THE SCENE STEALER by Warren Dunford (Cormorant), 340 pages, $19.95 paper. Rating: NN Rating: NN
I appreciate any attempts to satirize the shallowness of the film industry and all the people in it. But when the satire comes in the form of fiction, it's a challenge to care about characters without depth.
That just about sums up why Warren Dunford's mystery The Scene Stealer, his third novel featuring writer Mitchell Draper, doesn't work.
It's got plot - in this case the story of Gabriella Hartman, ex-TV soap star who, years after she was kidnapped and escaped, attempts to make a career comeback by starring in a made-for-TV movie about the harrowing incident.
The T.O. scribe lands the gig as the writer, but just days before the movie is set to go into production, Hartman is nabbed again by kidnappers using dialogue stolen directly from Draper's script.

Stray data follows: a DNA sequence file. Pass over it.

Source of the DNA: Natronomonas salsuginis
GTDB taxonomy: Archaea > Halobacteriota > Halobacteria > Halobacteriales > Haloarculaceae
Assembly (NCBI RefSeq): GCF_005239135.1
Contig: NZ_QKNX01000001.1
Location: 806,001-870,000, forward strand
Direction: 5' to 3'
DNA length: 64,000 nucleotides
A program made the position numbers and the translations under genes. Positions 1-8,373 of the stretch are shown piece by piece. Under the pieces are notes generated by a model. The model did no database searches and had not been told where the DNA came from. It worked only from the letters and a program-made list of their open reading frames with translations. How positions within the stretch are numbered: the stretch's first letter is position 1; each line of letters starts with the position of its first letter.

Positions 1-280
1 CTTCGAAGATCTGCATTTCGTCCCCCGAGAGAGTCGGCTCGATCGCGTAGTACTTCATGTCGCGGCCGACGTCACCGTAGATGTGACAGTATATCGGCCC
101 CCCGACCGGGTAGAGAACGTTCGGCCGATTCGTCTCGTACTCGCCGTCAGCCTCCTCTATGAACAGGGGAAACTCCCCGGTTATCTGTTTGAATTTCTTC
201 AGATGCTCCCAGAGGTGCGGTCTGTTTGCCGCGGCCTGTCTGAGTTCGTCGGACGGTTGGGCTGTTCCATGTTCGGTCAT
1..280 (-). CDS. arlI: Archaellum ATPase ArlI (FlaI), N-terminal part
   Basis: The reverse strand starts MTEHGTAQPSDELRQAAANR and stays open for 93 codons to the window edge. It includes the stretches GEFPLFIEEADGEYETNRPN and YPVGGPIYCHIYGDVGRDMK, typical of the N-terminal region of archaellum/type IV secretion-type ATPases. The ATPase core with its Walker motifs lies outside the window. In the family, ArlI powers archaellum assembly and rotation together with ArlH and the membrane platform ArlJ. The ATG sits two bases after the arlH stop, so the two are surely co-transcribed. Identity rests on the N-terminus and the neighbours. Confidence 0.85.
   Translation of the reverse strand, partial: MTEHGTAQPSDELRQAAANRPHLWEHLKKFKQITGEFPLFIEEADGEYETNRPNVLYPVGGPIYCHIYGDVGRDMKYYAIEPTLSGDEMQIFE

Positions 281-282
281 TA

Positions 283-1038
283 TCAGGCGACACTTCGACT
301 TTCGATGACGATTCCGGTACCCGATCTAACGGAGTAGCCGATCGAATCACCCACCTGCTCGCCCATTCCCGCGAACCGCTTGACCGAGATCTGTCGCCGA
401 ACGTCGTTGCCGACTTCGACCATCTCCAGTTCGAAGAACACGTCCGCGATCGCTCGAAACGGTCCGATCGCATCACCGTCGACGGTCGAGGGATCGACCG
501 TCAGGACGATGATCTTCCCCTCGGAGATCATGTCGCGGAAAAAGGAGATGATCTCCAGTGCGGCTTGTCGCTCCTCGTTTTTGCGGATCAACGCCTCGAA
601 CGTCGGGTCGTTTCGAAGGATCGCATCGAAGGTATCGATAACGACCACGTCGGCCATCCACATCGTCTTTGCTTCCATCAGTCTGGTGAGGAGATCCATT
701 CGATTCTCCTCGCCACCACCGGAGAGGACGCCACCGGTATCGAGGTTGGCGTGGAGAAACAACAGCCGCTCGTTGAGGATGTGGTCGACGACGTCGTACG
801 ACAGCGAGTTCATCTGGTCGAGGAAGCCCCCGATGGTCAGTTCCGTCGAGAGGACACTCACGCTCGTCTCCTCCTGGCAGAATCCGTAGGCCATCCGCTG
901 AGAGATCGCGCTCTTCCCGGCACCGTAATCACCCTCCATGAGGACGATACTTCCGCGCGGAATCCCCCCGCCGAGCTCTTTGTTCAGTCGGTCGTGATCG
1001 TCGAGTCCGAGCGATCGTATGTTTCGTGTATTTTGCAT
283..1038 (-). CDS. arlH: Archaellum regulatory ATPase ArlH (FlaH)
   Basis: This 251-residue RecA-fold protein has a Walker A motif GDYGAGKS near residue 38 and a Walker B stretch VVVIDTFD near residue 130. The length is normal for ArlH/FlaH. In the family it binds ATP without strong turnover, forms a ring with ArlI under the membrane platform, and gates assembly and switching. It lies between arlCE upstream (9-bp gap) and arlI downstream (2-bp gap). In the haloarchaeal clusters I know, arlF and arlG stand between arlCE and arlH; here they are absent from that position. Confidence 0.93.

We get the usual suspects: the dresser, the ambitious director and the star herself, who may have faked the kidnapping for publicity. Draper's also on the list of suspicious people, and he'd absolve himself more readily if he weren't so smitten with the hunky investigating officer that he can't string a sentence together.
But Dunford's got a tone problem. He doesn't take his characters - including Draper and the other queer personalities in the book - seriously. So why should we?
I love a fun book, but silly - which is what The Scene Stealer is - isn't the same as fun.
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